09 November 2007

[sobat-hutan] Forests felled for biofuel boom

 

Forests felled for biofuel boom

Stephen Fitzpatrick, Jakarta correspondent | November 10, 2007

INDONESIAN President Susilo Bambang Yudhoyono is facing increasing pressure to sack his Forestry Minister as the scandal around a fugitive illegal logging tycoon mounts.

palm

A dead tree in an Indonesian palm-oil plantation that was once a forest. Picture: Greenpeace

The political implications of businessman Adelin Lis's flight this week deepened with claims by a leading wildlife activist that jungle species, including endangered orang-utans, were being exterminated as "pests" by companies joining the stampede to replace virgin forest with lucrative palm oil plantations.

The plantations, mostly in Sumatra and Kalimantan, are being established to cash in on the global boom for biofuels, generally by companies that prefer to log old-growth forest for the immediate financial return on the timber rather than use cleared land, as is government policy.

Wildlife activist Hardi Bachtiantoro yesterday showed The Weekend Australian footage of a bounty hunter who said he was employed by a palm oil plantation company in Central Kalimantan to kill the great apes, which are forced to forage among the new palm seedlings because of the rapid destruction of their natural habitat.

Mr Bachtiantoro also displayed graphic footage of killed and injured orang-utans, including that of a young ape that lost its hands when hunters lopped off its mother's head with a machete.

"Because they are six times stronger than even a well-trained athlete, often they suffer severe injuries to their heads, since the only way to subdue them is with a series of violent blows," he explained.

The Forestry Department's conservation director, Toni Soehartono, admitted the practice was widespread but urged understanding of its motivations.

"I'm sure that happens -- in order to establish palm oil land companies clear forests, which causes the death of fauna such as orang-utans and gibbons in Kalimantan, and elephants, tigers and others, including orang-utans, in Sumatra," Dr Soehartono said.

"But all development requires sacrifice -- we just have to make it equal to some extent."

Palm oil is used in a wide range of cosmetics and food products, but its value has skyrocketed with world efforts to reduce dependence on fossil fuels and avert a global warming catastrophe.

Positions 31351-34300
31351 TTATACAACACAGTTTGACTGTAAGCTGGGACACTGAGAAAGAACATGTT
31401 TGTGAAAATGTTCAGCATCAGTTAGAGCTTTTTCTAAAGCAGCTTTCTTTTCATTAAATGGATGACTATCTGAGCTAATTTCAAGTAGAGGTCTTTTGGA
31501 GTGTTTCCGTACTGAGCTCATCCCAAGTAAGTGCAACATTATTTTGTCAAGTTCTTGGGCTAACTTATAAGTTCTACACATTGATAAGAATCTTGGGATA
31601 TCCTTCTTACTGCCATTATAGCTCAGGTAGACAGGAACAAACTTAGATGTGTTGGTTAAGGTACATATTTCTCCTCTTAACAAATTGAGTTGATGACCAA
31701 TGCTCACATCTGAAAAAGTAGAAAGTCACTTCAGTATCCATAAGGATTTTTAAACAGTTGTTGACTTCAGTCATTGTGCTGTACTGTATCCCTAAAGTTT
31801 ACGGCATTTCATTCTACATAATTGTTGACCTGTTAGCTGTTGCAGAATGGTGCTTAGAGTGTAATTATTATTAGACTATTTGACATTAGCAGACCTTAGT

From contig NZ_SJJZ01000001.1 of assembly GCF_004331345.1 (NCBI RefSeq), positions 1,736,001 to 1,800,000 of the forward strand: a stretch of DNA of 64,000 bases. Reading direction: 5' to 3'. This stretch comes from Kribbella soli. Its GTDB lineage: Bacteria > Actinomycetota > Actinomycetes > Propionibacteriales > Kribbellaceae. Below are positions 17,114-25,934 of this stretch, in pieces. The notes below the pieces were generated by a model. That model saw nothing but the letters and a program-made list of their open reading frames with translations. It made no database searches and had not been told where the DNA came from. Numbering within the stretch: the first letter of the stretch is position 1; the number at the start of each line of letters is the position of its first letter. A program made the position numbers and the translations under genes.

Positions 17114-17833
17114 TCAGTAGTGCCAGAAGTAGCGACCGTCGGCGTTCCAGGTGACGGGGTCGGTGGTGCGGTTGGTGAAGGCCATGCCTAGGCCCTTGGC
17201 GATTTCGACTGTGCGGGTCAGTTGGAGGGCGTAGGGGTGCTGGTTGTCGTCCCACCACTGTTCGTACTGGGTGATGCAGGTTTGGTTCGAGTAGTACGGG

However, the rush to harvest the crop is most likely increasing the global warming problem, analysts argue; they say the draining and burning of carbon-rich peatland rainforest to plant palm oil produces more carbon dioxide -- a key greenhouse gas -- than biofuel production can offset.

A UN report this year warned that on current trends, 98 per cent of Indonesian rainforest would be gone by 2022, and that the rate of illegal intrusion by large logging companies into supposedly protected national parks would severely degrade those areas by 2012.

The report, entitled The Last Stand of the Orang-utan, identified corruption and inadequate law enforcement capacity as two of the key problems in what is looming as an irreversible environmental problem.

This week's case in the Medan district court, in Sumatra, has energised the debate around an alleged regional illegal logging mafia, particularly with the disappearance of Mr Lis after police announced they wanted to lay new money-laundering charges against him.

Parliamentary speaker Agung Laksono has urged the President to reprimand Forestry Minister Malem Sambat Kaban, after it was revealed Mr Kaban intervened in the illegal logging criminal charges that Mr Lis escaped this week.

However, a key adviser to Dr Yudhoyono, prominent lawyer Adnan Buyung Nasution, has called for the President to go further, and sack his minister.

"He's the reason the judge was able to set (Mr Lis) free," Mr Nasution said.

After initial comments praising the Sumatran court's decision, an embattled Mr Kaban has refused to make any statement.

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